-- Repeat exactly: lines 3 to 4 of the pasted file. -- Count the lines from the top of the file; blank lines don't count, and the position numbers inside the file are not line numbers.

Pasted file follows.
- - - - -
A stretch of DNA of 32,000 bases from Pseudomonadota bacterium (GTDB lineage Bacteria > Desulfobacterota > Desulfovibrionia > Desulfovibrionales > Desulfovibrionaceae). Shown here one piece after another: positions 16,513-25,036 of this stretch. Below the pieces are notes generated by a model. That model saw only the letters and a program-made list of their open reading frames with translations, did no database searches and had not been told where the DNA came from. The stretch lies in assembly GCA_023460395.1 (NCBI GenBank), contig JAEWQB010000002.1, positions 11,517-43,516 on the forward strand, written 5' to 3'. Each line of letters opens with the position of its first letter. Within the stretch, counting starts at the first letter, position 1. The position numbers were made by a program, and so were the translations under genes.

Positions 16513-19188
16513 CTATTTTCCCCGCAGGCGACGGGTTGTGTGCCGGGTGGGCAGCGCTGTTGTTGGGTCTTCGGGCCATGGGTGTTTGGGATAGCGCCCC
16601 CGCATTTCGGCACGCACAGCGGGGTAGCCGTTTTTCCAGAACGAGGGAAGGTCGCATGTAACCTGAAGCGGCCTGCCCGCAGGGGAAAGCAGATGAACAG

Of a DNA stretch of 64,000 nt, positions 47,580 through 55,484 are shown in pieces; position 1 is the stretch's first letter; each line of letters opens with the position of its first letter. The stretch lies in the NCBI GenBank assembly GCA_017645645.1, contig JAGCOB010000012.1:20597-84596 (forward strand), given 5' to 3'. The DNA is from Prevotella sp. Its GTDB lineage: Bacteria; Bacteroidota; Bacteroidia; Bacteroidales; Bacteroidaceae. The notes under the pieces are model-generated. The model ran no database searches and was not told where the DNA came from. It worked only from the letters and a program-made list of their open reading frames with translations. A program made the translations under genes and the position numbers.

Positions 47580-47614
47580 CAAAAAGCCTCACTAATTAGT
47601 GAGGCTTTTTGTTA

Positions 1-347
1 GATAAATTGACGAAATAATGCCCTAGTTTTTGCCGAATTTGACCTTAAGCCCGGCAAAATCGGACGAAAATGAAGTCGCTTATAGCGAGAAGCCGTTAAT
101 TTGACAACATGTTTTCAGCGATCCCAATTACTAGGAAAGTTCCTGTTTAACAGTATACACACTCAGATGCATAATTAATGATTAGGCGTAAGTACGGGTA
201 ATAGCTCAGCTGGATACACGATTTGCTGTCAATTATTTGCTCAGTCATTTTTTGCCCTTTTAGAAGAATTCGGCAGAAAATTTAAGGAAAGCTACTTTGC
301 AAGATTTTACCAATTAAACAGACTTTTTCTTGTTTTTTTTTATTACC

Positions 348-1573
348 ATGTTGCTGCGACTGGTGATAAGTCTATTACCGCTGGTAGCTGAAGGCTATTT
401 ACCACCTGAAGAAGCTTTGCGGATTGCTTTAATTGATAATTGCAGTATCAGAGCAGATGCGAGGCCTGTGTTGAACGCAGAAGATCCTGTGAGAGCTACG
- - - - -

16513 CTATTTTCCCCGCAGGCGACGGGTTGTGTGCCGGGTGGGCAGCGCTGTTGTTGGGTCTTCGGGCCATGGGTGTTTGGGATAGCGCCCC
16601 CGCATTTCGGCACGCACAGCGGGGTAGCCGTTTTTCCAGAACGAGGGAAGGTCGCATGTAACCTGAAGCGGCCTGCCCGCAGGGGAAAGCAGATGAACAG